Different species favour particular food sources, and among the cichlids of Lake Victoria are species that may be classes as carnivores, herbivores, omnivores, filter feeders, and detritivores. Carnivorous species include some that feed on insects, some on smaller fish, and some that feed primarily on molluscs. Among these mollusc eaters are some that wrench snails out of their shells, while others have strong pharyngeal jaws that allow them to crush and consume molluscs whole.

As in Lake Malawi there are some remarkable specialists, including species that feed primarily on the eggs of other cichlids, stealing eggs or fry from the mouths of breeding females.

Under aquarium conditions most Victorian cichlids can be treated as omnivores. They should be fed in modest amounts, preferably two or three times per day, and their diet should be varied. In particular, some vegetable matter should be regularly provided, in the form of algae-based flake, sinking algae wafers, or softened vegetables such as cooked peas.

Species selection
The greatest problem with Victoria cichlids is species selection. It’s difficult to create a stable, problem-free community because of variations in size and aggressiveness. This is why I personally prefer to keep these fish in single-species settings, or at most, in tanks with two, carefully chosen species that won’t hybridise and exhibit similar amounts of territoriality and aggression.

The catch-all genus Haplochromis in particular has been the subject of frenzied taxonomic revision, making identification of the species offered in the shops with those described in aquarium books rather difficult. It often seems as if a fish you’re keeping as an Astatotilapia on Monday becomes Haplochromis on Wednesday, and then returns to Astatotilapia by Friday!

Suggested community 1: 100 x 50 x 50 cm
Tanks this size (about 250 litres, 66 US gallons) can house one male and (at least) two females of Haplochromis sp. “Flame Back” and one male and (at least) two female Haplochromis sp. “All Red” without too much difficulty.

Haplochromis sp. “All Red” is probably the same thing as Haplochromis “Purple Red 1” and the two species could be interchanged safely, if you happened to be offered the one species rather than the other.

Haplochromis sp. “Flame Back” is one of the better known and more widely traded Victorian cichlids, and has been regularly exported from the lake's northern shore. It lives in open water areas and feeds on both detritus and phytoplankton, but in the aquarium appears to be omnivorous. Adult males get to about 12 cm (5 inches) and are only moderately aggressive, by Lake Victoria cichlid standards at least.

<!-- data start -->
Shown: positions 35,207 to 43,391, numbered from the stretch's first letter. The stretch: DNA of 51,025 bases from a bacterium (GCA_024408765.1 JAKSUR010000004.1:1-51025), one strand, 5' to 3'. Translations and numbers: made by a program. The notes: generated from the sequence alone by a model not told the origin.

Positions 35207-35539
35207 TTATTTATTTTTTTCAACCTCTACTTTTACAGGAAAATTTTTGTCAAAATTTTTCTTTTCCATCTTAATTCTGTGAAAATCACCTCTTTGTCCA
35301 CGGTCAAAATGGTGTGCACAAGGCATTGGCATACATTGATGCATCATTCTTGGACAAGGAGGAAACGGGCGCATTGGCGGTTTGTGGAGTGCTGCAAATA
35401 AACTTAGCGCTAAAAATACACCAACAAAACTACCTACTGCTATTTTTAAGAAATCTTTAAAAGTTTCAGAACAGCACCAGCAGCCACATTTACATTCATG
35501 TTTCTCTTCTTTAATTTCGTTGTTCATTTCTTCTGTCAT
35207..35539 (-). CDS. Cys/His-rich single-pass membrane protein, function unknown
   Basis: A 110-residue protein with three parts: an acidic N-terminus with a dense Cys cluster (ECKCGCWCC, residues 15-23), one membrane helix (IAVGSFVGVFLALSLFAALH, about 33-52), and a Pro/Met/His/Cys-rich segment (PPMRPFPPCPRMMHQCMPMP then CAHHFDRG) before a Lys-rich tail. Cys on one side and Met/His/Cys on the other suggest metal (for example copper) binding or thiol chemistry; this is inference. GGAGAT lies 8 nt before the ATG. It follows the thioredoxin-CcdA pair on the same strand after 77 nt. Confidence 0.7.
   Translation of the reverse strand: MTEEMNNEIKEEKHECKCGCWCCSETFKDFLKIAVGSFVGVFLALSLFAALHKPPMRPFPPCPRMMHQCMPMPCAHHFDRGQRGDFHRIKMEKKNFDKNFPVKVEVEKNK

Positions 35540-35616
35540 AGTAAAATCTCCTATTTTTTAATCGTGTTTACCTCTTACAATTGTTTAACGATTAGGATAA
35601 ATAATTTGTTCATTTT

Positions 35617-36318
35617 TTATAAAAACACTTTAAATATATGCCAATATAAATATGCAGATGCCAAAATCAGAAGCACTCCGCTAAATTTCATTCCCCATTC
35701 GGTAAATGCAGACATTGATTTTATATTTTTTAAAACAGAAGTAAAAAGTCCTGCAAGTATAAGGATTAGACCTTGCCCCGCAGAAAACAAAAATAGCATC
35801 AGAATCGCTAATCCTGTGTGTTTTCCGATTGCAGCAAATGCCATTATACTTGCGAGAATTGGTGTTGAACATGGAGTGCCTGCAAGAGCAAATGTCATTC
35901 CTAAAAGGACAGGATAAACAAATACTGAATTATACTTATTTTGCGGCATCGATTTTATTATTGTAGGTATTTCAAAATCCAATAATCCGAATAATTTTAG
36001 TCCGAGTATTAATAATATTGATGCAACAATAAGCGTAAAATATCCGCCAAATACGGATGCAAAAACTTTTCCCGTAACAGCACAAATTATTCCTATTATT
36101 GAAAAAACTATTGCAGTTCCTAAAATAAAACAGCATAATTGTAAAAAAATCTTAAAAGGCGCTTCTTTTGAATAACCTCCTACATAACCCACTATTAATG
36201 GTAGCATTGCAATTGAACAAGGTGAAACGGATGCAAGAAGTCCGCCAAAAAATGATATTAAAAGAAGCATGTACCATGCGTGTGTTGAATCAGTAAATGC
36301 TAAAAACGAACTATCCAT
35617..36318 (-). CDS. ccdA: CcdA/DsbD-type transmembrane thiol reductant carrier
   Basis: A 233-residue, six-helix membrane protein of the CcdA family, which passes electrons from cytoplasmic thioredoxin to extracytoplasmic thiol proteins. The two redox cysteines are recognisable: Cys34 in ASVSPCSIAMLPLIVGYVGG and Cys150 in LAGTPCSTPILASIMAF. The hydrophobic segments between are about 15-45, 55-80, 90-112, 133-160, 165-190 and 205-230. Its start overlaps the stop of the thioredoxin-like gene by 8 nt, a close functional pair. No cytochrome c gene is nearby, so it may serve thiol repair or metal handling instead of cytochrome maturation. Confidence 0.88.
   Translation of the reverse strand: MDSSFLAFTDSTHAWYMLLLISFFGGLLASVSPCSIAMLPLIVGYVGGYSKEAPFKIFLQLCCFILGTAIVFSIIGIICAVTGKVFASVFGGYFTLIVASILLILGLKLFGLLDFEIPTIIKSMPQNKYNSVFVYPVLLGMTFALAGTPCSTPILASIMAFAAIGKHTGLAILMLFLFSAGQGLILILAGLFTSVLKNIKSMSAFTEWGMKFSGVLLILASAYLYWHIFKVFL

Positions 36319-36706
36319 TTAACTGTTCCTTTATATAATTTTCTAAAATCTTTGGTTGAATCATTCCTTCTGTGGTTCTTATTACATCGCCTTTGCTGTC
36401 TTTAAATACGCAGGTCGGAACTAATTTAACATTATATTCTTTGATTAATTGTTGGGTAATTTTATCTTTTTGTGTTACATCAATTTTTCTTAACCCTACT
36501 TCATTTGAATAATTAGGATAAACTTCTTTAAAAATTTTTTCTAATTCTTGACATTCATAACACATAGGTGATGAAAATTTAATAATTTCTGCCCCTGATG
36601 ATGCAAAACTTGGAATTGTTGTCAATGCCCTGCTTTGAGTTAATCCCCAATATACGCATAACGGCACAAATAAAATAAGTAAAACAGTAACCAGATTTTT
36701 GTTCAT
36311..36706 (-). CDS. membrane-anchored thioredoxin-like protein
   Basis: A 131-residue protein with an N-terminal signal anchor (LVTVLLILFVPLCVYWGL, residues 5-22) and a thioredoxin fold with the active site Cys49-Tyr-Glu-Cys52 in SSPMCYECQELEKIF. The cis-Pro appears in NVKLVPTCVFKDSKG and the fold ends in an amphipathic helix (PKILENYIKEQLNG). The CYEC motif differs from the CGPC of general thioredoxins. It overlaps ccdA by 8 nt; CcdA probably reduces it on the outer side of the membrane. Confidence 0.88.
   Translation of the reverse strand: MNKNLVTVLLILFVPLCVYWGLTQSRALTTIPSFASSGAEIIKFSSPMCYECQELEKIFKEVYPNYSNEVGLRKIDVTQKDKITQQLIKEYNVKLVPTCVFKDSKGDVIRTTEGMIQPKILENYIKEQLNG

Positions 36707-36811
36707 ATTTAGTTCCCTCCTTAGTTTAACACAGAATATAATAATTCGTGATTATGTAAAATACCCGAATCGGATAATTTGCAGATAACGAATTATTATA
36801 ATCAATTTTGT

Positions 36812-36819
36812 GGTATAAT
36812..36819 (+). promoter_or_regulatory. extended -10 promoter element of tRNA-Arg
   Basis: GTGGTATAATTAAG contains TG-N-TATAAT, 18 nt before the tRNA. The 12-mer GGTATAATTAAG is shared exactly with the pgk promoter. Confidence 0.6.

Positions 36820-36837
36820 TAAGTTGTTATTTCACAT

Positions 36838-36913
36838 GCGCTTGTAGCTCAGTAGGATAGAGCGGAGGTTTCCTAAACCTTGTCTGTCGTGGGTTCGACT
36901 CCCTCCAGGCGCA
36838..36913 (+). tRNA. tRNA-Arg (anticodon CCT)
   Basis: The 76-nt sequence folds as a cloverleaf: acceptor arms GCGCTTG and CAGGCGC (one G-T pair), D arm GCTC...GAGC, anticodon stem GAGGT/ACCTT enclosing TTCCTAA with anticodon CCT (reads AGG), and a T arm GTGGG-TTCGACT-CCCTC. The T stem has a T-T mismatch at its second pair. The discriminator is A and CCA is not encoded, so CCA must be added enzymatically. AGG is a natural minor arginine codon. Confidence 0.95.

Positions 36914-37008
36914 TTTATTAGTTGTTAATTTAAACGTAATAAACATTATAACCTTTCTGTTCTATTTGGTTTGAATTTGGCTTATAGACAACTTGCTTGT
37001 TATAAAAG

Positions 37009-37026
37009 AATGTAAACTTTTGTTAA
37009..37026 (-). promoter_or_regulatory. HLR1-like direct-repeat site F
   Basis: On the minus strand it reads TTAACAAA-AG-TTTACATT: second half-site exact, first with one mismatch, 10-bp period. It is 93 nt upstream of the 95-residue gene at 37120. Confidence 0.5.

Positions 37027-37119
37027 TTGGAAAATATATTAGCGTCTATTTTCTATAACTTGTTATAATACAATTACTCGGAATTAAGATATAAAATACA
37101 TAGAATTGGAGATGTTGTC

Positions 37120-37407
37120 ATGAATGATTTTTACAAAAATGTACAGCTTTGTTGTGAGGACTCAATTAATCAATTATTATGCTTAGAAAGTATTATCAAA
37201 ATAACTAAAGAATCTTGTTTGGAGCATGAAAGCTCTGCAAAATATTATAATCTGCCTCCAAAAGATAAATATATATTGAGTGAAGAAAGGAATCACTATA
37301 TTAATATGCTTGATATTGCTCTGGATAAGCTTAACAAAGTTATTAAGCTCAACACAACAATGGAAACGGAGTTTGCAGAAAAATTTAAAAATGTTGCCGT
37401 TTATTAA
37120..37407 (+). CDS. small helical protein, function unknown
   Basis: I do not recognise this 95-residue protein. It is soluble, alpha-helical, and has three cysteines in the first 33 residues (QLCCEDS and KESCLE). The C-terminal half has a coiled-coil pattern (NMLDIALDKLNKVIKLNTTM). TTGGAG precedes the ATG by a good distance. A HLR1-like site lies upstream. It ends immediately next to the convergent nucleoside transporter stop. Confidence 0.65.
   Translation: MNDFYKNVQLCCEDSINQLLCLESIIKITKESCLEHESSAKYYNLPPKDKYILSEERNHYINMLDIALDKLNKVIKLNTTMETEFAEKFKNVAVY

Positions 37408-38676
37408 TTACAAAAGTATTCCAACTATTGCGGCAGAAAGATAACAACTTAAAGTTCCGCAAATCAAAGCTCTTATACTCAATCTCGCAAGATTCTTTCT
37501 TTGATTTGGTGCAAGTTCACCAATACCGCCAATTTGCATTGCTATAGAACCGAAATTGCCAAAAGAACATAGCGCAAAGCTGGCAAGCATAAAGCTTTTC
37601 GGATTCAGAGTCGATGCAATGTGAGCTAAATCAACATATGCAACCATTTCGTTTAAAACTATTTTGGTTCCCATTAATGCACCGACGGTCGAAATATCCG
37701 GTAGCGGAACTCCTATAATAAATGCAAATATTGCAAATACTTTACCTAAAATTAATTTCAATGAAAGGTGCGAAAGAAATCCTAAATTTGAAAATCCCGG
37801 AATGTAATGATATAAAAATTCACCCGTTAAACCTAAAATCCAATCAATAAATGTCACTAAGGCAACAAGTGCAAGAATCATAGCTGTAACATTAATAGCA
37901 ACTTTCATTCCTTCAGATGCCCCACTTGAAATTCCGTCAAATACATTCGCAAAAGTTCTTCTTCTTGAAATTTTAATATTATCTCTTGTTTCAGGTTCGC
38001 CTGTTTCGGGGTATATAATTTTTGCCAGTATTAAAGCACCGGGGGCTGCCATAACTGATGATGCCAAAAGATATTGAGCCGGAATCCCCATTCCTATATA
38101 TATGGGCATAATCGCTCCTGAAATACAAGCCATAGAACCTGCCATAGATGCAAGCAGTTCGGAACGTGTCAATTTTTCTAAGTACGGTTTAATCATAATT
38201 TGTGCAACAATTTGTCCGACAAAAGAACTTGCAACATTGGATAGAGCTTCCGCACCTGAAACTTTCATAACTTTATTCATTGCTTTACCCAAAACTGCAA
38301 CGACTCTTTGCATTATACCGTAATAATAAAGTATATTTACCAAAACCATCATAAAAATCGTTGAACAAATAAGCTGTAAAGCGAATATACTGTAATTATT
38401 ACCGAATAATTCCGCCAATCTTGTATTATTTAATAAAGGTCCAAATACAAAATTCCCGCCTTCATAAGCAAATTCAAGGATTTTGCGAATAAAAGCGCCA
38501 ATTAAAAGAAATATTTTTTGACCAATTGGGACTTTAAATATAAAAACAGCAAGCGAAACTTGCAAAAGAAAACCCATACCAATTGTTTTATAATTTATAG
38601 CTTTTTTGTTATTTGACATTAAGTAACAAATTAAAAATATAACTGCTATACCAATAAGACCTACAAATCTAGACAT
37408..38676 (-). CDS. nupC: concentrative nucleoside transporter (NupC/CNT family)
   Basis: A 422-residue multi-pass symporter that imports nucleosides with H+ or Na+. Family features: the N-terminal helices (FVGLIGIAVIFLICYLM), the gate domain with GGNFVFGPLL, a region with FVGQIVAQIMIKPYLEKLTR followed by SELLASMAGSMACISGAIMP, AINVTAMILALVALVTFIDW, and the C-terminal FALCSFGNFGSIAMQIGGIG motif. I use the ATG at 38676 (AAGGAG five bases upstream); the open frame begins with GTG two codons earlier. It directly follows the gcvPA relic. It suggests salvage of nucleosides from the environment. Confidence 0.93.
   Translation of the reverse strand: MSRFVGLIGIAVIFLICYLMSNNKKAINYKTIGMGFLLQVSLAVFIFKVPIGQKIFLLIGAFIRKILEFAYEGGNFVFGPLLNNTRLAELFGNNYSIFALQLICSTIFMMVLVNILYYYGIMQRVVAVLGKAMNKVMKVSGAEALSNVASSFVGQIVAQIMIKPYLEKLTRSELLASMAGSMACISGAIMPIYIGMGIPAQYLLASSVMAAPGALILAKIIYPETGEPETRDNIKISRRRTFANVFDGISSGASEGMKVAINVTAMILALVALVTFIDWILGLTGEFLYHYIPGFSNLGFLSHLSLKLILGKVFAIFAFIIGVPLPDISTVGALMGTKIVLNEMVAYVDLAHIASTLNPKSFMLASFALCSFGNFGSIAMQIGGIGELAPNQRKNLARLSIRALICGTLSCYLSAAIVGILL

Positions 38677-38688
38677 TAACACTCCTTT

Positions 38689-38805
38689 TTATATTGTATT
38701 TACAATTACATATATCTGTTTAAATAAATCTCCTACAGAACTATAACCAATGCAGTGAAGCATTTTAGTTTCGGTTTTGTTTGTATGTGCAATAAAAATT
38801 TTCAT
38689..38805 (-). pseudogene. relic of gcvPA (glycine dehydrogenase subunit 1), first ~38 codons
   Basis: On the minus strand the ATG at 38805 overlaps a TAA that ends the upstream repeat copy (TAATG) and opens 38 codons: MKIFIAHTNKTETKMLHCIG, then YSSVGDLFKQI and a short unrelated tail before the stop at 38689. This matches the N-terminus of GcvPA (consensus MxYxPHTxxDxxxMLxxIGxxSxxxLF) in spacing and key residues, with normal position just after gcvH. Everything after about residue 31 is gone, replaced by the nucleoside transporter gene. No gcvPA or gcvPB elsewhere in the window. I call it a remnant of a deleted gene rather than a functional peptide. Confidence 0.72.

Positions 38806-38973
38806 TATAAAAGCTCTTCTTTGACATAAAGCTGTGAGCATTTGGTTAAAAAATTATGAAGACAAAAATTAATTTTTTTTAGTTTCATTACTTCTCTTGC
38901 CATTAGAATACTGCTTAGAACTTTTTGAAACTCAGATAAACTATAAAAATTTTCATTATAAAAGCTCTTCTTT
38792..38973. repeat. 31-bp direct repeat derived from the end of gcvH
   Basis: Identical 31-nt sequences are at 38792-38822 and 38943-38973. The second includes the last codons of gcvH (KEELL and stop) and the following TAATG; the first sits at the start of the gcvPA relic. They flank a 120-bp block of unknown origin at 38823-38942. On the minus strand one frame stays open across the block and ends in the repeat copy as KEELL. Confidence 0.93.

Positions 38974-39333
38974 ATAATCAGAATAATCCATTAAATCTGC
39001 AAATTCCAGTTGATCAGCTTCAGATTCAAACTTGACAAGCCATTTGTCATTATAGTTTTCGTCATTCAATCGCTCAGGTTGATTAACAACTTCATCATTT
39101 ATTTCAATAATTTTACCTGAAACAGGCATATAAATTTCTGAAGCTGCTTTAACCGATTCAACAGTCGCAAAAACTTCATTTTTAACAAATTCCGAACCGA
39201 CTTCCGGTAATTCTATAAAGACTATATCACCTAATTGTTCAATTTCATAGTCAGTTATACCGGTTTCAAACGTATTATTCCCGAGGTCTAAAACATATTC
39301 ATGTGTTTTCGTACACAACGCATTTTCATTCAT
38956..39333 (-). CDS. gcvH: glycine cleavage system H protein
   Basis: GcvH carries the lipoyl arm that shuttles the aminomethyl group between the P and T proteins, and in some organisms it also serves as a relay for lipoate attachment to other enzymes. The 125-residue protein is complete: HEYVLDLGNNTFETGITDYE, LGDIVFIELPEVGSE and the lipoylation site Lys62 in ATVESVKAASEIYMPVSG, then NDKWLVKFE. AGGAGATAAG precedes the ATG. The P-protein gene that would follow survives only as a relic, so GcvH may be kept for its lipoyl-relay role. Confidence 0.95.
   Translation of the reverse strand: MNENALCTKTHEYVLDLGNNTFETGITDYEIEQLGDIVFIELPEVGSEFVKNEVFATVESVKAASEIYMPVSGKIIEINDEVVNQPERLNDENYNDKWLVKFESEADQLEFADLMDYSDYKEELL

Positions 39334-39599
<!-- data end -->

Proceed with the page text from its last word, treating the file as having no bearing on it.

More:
Haplochromis sp. “All Red” inhabits muddy bays and feeds on detritus as well as algae, including diatoms and blue-green algae. It’s another species that is only somewhat aggressive, and both these species get along better with each other than they do more aggressive Victorian cichlids. Maximum length is about 15 cm (6 inches) in the wild.

Both species are maternal mouthbrooders. Males maintain harems and other than digging the spawning pit where fertilisation takes place, undertake none of the brood rearing responsibilities. Females incubate around 10-15 eggs for a period of about three weeks, at which point the fry are left to their own devices.

Decorate the aquarium with rocks as well as open areas so that all the fish have suitable hiding places. small invertebrates such as krill and mysis are readily accepted, alongside zooplankton such as daphnia. Both species need substantial amounts of plant matter to remain in good health.

Suggested community 2: 120 x 40 x 50 cm
A tank this size (about 240 litres, 63 US gallons) has more length than the one above, and this allows the maintenance of more active and aggressive species. In an aquarium this size, I have maintained for more than two years groups of two different species alongside each other, Astatotilapia aeneocolor and Haplochromis thereutherion. In my tank, there is one male and four female Astatotilapia aeneocolor, and one male and two female Haplochromis thereutherion.



Haplochromis thereutherion is a streamlined cichlid that lives in shallow, open water habitats.



Haplochromis thereutherion is a species considered to be at risk in the wild and is listed on the CARES conservation priority list maintained by the American Cichlid Association.

Basic care is similar to the Haplochromis species mentioned above. It is a slender insectivore that lives in shallow water near the surface and catches preys that has fallen into the water. In the aquarium is relatively unaggressive, by cichlid standards, though males are sometimes a bit hard on incubating females. Provided there are plenty of hiding places this species generally works well when maintained in a harem. Mating takes place in open water, in this regard this cichlid resembles the open water Cyprichromis of Lake Tanganyika, and like those cichlids, Haplochromis thereutherion can be maintained in a large group very successfully. Incubating females swim together in a loose school, releasing about fifteen fry after two weeks of mouthbrooding.



Female Astatotilapia aeneocolor mouthbrooding.



Astatotilapia aeneocolor comes from the satellite lakes of Lake Victoria and the Kazinga Channel rather than the lake itself. It is somewhat similar to Haplochromis sp. “Yellow Belly” but is larger and more aggressive than that species. Despite its relatively small size, typically 10 cm (4 inches) or so, males are very crabby towards each other, and spend most of the day chasing, displaying, or locking jaws with rivals. I have kept multiple males together in a tank 200 cm (over six feet) long, and while the show of aggression was unending, no serious injuries occurred.